“We will not finalize a rule simply because it has advanced through preliminary steps,” the statement said. “Even if a rule is ‘one step away,’ if that rule is not justifiable because it harms safety and imposes unnecessarily high economic costs, for example, that rule will not advance.”

But the rule requiring new trucks to have speed-limiting software would actually have economic benefits, according to a DOT estimate prepared two years ago. It would save as many as 498 lives a year and produce a net cost savings to society of $475 million to nearly $5 billion annually, depending on the top speed the government picked. That’s nearly half the 1,100 deaths that occur every year in crashes involving heavy trucks on roads with speed limits of 55 mph or higher. The government didn’t propose a top speed but said it had studied setting it at 60, 65 and 68 mph.

Rick Watts of Morristown, Tennessee, who lost his wife, two young step-daughters and mother-in-law in the I-75 crash, said he can’t understand why the proposal has been sidetracked.

“If you’re going 80 and you’re knocked down to 60, that’s going to lower the impact,” he said. “It just stuns me that you can give these people proof and they say, ‘We’ll look into that.’ It just baffles me that they’re killing so many people every year.”

The American Trucking Associations, an industry trade group, has claimed credit for stalling the rule. After initially supporting it, the group now says it would establish dangerous speed differentials between cars and trucks. A news release from the associations said its success in stalling the rule is a triumph for the industry.

The trucking industry has developed a strong relationship with Trump. Trucking officials met with Chao within hours after she had taken office, according to Chris Spear, president of the trade group. Trump welcomed trucking executives to the White House by climbing behind the wheel of a Mack truck parked on the South Lawn in March.

“Your story is now being told to the highest levels of government,” Spear told his organization’s members in October.

DOT’s position on the speed-limiting software is that it isn’t dead but that the department has scarce resources and higher priorities. No action is expected before the end of the federal fiscal year on Sept. 30 at the earliest.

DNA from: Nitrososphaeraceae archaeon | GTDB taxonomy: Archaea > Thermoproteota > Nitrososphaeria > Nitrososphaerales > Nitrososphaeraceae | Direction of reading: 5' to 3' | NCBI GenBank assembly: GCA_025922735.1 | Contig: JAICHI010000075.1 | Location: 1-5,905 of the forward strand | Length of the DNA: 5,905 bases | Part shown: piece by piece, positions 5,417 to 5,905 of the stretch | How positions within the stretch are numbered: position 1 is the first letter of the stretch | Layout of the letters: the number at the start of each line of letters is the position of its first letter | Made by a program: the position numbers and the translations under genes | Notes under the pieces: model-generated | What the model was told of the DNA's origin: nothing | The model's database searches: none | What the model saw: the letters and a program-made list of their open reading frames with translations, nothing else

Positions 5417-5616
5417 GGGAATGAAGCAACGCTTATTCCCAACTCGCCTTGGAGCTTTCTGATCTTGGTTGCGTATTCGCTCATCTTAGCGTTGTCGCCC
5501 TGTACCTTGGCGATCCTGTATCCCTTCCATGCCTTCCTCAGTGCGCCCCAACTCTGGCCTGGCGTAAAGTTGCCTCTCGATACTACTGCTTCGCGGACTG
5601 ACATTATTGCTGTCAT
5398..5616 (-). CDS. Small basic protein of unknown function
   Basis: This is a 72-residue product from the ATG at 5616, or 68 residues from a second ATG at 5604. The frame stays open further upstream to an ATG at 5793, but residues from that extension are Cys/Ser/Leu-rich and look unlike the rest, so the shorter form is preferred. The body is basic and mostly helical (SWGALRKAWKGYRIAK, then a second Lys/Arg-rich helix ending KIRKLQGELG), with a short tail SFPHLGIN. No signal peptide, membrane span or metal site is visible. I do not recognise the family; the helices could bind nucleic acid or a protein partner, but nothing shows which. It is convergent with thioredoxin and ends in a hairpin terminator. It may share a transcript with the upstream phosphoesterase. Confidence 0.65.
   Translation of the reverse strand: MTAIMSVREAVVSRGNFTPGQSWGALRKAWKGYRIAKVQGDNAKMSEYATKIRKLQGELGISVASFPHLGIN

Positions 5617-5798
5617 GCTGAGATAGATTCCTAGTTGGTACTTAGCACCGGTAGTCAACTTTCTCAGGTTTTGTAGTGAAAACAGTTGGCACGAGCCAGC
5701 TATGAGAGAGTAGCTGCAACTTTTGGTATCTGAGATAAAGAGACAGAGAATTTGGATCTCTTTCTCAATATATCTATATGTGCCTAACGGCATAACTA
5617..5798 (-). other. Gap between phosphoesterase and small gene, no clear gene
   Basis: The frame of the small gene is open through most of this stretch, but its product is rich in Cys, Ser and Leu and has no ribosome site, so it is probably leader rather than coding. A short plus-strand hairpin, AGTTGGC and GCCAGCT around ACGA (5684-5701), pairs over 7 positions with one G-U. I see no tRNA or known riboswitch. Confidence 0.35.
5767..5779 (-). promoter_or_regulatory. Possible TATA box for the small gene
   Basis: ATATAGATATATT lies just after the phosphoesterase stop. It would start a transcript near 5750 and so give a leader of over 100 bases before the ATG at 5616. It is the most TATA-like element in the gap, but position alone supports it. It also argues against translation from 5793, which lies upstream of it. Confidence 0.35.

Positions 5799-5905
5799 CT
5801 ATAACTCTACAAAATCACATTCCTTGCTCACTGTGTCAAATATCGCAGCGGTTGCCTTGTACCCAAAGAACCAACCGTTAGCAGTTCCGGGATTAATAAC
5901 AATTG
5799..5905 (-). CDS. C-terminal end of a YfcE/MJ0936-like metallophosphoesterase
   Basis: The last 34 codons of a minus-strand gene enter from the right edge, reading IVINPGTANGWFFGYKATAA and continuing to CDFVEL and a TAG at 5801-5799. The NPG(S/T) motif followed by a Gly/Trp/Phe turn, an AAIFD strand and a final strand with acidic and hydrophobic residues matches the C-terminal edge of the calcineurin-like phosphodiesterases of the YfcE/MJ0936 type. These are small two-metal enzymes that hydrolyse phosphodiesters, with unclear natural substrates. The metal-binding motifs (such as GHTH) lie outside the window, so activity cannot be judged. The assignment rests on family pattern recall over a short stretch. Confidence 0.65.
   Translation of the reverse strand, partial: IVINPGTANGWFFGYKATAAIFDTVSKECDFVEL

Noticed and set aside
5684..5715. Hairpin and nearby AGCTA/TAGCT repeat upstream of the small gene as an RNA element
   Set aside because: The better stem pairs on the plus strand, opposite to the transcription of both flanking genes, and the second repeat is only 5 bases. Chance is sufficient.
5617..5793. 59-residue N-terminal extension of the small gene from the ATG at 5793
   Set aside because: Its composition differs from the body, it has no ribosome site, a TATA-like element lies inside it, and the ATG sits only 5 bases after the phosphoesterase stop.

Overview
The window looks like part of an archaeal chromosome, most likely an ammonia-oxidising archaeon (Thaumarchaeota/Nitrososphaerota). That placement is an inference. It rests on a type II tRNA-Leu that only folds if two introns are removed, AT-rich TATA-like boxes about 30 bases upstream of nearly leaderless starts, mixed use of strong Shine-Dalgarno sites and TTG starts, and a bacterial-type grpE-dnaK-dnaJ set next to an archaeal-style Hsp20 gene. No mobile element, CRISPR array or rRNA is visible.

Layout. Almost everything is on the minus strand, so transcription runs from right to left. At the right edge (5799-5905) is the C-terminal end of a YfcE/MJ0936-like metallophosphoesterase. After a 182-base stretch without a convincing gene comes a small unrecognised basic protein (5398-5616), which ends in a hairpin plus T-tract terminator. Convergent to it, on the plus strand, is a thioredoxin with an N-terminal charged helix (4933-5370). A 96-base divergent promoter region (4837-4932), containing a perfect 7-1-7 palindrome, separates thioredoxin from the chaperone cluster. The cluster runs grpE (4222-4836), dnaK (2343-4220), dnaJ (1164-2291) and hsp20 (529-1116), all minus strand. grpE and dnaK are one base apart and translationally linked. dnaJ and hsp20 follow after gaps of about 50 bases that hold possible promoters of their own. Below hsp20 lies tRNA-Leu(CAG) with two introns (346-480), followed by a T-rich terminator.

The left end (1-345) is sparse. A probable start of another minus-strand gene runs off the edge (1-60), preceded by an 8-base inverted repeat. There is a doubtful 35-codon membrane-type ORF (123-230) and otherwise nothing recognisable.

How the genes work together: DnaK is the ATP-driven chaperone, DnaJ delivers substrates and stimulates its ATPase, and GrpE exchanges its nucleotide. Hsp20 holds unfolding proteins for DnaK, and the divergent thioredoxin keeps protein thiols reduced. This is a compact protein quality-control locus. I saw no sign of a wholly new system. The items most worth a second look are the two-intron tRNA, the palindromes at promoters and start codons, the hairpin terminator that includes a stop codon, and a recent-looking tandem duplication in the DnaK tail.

Some rules that were in the works have been abandoned entirely. After four people died when a commuter train in New York derailed while speeding around a curve in 2013, investigators found the engineer had fallen asleep. He had undiagnosed sleep apnea, a disorder that causes pauses in breathing and prevents restful sleep, and had made no effort to stop the train.

The National Transportation Safety Board blamed the crash in part on federal regulators for not requiring medical screening of engineers for sleep disorders. Yet last summer, DOT withdrew a rule the government was in the early stages of writing to require screening for engineers and truck and bus drivers.

The government said regulations aimed at reducing those dangers are either already in place or will be set using rulemaking procedures. But the fatigue rule is years overdue and there is no timetable for completion.

The NTSB has cited sleep apnea as a cause of 13 rail and highway accidents it has investigated, including commuter-train crashes that took place in Hoboken, New Jersey, in 2016, and Brooklyn, New York, in 2017.

“Looking at the multiple piles of broken sheet metal and broken engines and broken people, (DOT’s strategy) doesn’t seem to have been effective,” Dr. Nicholas Webster, an NTSB medical officer, told a recent public meeting on the crashes.

But Dan Bosch, regulatory policy director at the conservative American Action Forum, said the Trump administration is “actually taking a very reasoned and measured approach to how they’re de-regulating.”

Most of the regulations that Trump has taken credit for blocking have stemmed Obama administration proposals that were on track to be adopted but had yet to be put in place, or that weren’t being actively pursued. Bosch deemed them “low-hanging fruit.”

There is a longstanding requirement that major regulations undergo detailed cost-benefit analyses before they can become final. Even rules expected to save lives are weighed against their economic cost. DOT assigns a value of $9.6 million for every life saved in its analyses.